Ebb & Flood
The Fine Art Society Edinburgh
Landscape Paintings of The West Coast of Scotland
Victoria lived and painted in Andalucia, Spain for sixteen years, drawn to its wild landscapes and changing light. On her return to Britain this emphasis remained in her art, emboldened by the dark, complex hues of Scotland’s weather.
Ebb & Flood is a collection of work that makes up Victoria’s first exhibition in a major gallery since returning from Spain. In October she went to the West Coast of Scotland. To Galloway, where Victoria grow up, The Isle of Mull, a place she has visited and painted for many years. Finally, travelling via Ardnamurchan to Arisaig. Another breathtaking area with white sand beaches and turquoise seas. There, she knew she would find the kind of landscapes and conditions that would inspire this new collection for the Edinburgh gallery.
In October the Moorlands, Machair grasses and Brackens are turning their winter colours and the weather is changeable. In her work we see the turquoise sea intensified by dark brooding skies. Hues of green with copper and gold highlighted by a shard of sunlight breaking through a dense sky across a wild and unkempt landscape. The presence of a solitary house or seemingly futile fence evokes feelings of vulnerability in the vastness of nature, highlighting our small but significant part within it.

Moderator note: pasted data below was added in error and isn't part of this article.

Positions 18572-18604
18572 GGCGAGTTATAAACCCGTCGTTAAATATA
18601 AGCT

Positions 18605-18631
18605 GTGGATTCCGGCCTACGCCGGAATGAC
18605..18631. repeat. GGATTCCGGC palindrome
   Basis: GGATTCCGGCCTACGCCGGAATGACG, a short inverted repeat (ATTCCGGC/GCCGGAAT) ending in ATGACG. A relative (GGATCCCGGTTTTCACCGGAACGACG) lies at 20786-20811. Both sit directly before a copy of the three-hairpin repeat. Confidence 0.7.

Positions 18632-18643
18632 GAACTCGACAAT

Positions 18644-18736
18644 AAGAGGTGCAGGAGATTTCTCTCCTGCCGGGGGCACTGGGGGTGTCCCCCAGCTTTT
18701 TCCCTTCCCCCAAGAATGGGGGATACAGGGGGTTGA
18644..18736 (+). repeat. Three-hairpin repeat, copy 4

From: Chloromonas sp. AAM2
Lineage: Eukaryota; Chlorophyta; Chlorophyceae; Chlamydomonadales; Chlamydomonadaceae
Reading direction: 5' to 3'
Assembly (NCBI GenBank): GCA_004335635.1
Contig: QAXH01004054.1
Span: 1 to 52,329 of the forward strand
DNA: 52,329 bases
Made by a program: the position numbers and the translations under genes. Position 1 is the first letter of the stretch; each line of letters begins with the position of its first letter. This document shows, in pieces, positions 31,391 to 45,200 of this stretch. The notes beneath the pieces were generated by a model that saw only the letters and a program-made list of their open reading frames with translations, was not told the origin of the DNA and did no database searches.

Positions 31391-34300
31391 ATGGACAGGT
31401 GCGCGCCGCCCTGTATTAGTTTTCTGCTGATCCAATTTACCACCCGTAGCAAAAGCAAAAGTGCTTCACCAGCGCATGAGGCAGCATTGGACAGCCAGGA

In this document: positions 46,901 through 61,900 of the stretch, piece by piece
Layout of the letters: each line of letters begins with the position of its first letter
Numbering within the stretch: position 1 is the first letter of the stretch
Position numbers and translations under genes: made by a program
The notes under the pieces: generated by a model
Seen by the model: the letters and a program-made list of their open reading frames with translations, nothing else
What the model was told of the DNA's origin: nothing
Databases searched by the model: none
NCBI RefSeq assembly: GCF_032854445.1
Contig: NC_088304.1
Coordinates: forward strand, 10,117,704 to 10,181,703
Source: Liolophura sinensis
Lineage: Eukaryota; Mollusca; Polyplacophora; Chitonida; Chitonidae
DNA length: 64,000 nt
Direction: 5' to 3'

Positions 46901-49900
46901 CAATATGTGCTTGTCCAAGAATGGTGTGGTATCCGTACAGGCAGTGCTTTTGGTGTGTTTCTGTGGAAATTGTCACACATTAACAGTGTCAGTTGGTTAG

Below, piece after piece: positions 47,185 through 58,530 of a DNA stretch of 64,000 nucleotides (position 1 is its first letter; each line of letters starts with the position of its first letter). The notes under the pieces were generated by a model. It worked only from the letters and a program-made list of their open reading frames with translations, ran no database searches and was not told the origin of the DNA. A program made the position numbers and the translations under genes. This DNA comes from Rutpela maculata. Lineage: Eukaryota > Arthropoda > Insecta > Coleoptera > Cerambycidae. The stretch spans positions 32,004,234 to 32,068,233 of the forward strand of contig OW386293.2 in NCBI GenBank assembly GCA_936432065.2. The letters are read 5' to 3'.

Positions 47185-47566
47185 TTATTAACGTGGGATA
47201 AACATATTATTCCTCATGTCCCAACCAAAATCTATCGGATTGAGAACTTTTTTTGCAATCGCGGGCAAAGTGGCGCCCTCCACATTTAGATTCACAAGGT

The title Ebb & Flood comes from observing the changing tides in the river estuaries and sea lochs. The high and low tides change the appearance of the Scottish landscape to such a major way.
She paints primarily in oil on large-scale canvas, mostly from sketches done in front of the subject and often finished from memory. She joins a long tradition of Scottish landscape painters that began with Alexander Nasmyth in the late 18th century. By capturing nature’s overwhelming power and Scotland’s underpopulated landscape, Victoria uses the scale of her pictures to envelope the viewer.
“I would like my work to express our vulnerability in the face of the vastness of nature, to feel small and yet be a part of it. I also intend it to be about hope, the melancholy of place and hope in the future. The sunlight in the distance or breaking through the clouds. A remote house against the large sky, a road or fence suggests to me our ephemeral nature and fragility".